A continuing translational research success story for NIH is the ongoing development of the compound exendin-4. NIA intramural investigators originally developed exendin-4 as a treatment for type 2 diabetes, but have since found that exendin-4 may act as a neuroprotective agent in animal models, and they are now conducting a phase II/III clinical trial of the compound in patients with MCI and early AD.  NIA also supports over 40 drug discovery and development projects through our AD Translational and Drug Discovery Initiative, including a number of AD pilot clinical trials.

Other NIA-supported researchers are pursuing the development of interventions that will delay disease and dysfunction and even extend lifespan. Investigators with the innovative Interventions Testing Program found that the drug rapamycin, used to help prevent rejection of transplanted organs in humans, extended life span in middle-aged mice, and more recently demonstrated that the drug exerts beneficial effects early in life. Rapamycin inhibits the mTOR pathway, which helps regulate cell growth and proliferation. Building upon these findings, in 2010 NIA began soliciting research to identify and characterize molecular targets within the mTOR pathway with potential to impact health span and lifespan.

NIA also partners with other agencies and organizations on translational initiatives. For example, with the Administration on Aging, NIA has established an initiative to support development of evidence-based interventions, programs, policies, practices, and tools that can be used by community-based organizations to help elderly individuals remain healthy and independent in their own homes and communities. NIA is also joining “ambassadors” from organizations interested in the health and well-being of older people to promote Go4Life, our new exercise and physical activity website (


New GWAS (genome-wide association study) technologies are transforming our understanding of the origins of disease and disability by facilitating rapid comparisons of the full genomes of thousands of individuals. This research may lead to the identification of novel disease pathways that can be targeted to develop new treatments. In the largest GWAS ever conducted in AD research, scientists with the AD Genetics Consortium found that a previously unconfirmed gene variant, BIN 1, affects development of late-onset AD and identified four additional genetic variants significant for the disease. The genes identified by this study may implicate pathways involved in inflammation and the movement of proteins and lipids both within and between cells as being important in the disease process. In a another large GWAS, NIA intramural researchers joined an international research consortium to confirm six previously identified genes for Parkinson’s disease and identify five new genes or loci (an area on the chromosome where a gene is thought to be located).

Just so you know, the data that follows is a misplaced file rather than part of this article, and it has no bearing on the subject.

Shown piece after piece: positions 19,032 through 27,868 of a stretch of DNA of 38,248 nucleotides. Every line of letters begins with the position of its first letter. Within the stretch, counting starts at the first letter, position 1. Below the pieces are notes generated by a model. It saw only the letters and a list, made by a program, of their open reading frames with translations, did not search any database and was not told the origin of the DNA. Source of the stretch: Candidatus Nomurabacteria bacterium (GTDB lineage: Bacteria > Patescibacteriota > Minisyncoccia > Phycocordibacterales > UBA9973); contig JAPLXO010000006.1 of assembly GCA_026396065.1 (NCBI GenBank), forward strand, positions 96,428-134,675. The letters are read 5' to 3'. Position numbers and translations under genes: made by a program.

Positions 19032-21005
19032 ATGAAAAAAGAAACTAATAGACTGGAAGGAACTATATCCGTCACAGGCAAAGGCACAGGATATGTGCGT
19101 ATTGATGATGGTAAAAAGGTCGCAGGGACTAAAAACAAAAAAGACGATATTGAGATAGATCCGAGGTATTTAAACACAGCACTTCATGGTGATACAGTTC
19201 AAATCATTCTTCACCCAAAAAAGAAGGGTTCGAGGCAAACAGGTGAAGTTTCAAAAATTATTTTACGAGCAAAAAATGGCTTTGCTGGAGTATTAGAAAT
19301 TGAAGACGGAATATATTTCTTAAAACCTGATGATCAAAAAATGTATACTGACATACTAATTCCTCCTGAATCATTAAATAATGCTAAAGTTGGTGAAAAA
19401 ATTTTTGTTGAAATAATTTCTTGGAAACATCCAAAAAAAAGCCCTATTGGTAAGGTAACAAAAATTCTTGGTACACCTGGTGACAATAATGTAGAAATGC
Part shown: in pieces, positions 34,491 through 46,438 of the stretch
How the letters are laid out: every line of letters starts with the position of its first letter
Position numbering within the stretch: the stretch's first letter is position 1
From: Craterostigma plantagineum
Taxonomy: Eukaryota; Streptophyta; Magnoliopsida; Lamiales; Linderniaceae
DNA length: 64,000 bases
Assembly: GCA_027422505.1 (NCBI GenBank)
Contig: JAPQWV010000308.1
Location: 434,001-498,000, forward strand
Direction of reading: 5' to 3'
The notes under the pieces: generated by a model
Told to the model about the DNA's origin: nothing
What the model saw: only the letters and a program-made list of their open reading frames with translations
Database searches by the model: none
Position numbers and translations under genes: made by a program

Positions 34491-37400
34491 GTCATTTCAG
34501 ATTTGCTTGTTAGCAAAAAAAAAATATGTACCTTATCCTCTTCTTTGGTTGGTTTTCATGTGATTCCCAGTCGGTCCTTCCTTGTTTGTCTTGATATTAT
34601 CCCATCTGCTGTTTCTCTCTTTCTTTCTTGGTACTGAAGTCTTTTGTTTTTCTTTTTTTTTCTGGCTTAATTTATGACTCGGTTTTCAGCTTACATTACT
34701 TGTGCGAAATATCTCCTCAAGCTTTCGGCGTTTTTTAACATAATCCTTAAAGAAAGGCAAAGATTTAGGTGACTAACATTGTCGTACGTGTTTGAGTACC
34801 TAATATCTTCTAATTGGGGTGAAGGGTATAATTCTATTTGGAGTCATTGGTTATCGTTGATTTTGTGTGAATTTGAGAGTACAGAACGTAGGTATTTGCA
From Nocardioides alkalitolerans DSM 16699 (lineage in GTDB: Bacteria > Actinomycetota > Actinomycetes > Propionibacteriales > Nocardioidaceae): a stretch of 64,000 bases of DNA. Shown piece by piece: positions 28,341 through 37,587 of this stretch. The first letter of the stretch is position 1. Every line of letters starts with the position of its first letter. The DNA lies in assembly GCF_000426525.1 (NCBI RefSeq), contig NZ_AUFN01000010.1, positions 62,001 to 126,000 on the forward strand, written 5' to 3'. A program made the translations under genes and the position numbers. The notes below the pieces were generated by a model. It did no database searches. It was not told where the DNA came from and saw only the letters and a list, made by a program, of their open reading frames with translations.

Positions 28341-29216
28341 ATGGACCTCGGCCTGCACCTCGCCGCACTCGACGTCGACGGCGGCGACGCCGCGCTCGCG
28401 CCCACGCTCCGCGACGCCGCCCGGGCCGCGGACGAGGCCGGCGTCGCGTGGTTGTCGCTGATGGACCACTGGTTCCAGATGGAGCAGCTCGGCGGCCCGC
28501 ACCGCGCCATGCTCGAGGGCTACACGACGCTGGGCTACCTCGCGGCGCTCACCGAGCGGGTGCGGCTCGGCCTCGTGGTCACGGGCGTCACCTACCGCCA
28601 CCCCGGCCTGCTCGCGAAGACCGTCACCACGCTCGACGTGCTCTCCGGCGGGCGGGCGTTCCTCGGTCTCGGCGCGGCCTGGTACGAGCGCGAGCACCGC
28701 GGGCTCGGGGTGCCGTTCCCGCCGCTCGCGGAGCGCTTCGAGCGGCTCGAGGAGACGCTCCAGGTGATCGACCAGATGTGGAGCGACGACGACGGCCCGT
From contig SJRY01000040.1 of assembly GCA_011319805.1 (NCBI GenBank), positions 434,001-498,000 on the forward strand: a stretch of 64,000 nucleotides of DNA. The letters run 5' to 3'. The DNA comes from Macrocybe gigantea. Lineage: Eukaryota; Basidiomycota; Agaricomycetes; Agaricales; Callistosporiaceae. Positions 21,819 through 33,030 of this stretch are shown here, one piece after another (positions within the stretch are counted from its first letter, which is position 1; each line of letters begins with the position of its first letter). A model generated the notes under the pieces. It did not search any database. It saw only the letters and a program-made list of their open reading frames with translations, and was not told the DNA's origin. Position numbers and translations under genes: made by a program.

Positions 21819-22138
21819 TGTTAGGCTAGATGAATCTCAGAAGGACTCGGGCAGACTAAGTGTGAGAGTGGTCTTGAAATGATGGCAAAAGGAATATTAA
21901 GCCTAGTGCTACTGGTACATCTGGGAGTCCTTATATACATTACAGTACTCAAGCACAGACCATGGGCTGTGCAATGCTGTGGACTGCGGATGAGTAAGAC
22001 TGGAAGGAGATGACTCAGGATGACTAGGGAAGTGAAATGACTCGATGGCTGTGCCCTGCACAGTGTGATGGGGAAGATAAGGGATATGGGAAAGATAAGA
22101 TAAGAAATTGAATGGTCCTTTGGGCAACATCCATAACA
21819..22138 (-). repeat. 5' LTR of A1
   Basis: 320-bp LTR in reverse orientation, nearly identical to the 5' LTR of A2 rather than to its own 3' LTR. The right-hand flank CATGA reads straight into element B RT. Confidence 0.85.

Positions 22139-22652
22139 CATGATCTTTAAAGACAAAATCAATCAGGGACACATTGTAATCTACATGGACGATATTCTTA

A new NIA-supported initiative is underway to develop technologies to better understand the life span and fate of cells in various tissues of aged mammals. In these studies, cells are permanently marked at a specific point in the organism’s life and those marked cells are followed to determine their fate and traits over time. These studies will provide important insights into aging at the cell and tissue levels.


Research that will lead to the identification of more effective and less expensive clinical interventions is a high priority for NIA, particularly through a broad portfolio of comparative effectiveness research (CER). A major CER effort has been NIA’s administration, on behalf of the Agency for Health Care Research and Quality and the Office of the DHHS Secretary, of an initiative identifying ways that principles of behavioral economics could be used to encourage health care providers to incorporate findings from CER studies into their practices. Other ongoing CER studies include a randomized trial of behavioral economic interventions to reduce risk of cardiovascular disease; a study comparing various motivators to increase HIV screening; and a study comparing the effects of an intensive exercise program vs. stretching and range of motion exercises on ambulation in hip fracture patients.